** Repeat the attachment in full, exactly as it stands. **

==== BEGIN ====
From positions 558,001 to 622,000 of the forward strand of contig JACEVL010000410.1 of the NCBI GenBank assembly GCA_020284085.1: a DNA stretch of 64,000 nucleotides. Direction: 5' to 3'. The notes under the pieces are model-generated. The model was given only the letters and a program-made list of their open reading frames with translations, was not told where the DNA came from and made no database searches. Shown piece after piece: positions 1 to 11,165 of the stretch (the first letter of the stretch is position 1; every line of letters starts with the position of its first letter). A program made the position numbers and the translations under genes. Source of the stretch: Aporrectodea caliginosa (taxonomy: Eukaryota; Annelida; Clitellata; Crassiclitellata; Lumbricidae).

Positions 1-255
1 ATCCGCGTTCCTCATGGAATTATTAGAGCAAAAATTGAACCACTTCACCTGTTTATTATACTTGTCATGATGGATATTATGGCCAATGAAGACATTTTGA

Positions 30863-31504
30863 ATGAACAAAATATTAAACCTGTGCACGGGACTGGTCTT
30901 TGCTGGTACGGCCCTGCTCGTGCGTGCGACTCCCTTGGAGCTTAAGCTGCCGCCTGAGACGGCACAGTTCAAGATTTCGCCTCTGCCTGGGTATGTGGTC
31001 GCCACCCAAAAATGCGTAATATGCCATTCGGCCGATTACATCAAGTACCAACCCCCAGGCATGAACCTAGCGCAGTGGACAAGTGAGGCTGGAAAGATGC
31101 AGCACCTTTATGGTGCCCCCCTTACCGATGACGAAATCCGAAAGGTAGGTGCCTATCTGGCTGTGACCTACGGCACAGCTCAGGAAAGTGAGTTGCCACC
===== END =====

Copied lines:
From positions 558,001 to 622,000 of the forward strand of contig JACEVL010000410.1 of the NCBI GenBank assembly GCA_020284085.1: a DNA stretch of 64,000 nucleotides. Direction: 5' to 3'. The notes under the pieces are model-generated. The model was given only the letters and a program-made list of their open reading frames with translations, was not told where the DNA came from and made no database searches. Shown piece after piece: positions 1 to 11,165 of the stretch (the first letter of the stretch is position 1; every line of letters starts with the position of its first letter). A program made the position numbers and the translations under genes. Source of the stretch: Aporrectodea caliginosa (taxonomy: Eukaryota; Annelida; Clitellata; Crassiclitellata; Lumbricidae).

Positions 1-255
1 ATCCGCGTTCCTCATGGAATTATTAGAGCAAAAATTGAACCACTTCACCTGTTTATTATACTTGTCATGATGGATATTATGGCCAATGAAGACATTTTGA

Positions 30863-31504
30863 ATGAACAAAATATTAAACCTGTGCACGGGACTGGTCTT
30901 TGCTGGTACGGCCCTGCTCGTGCGTGCGACTCCCTTGGAGCTTAAGCTGCCGCCTGAGACGGCACAGTTCAAGATTTCGCCTCTGCCTGGGTATGTGGTC
31001 GCCACCCAAAAATGCGTAATATGCCATTCGGCCGATTACATCAAGTACCAACCCCCAGGCATGAACCTAGCGCAGTGGACAAGTGAGGCTGGAAAGATGC
31101 AGCACCTTTATGGTGCCCCCCTTACCGATGACGAAATCCGAAAGGTAGGTGCCTATCTGGCTGTGACCTACGGCACAGCTCAGGAAAGTGAGTTGCCACC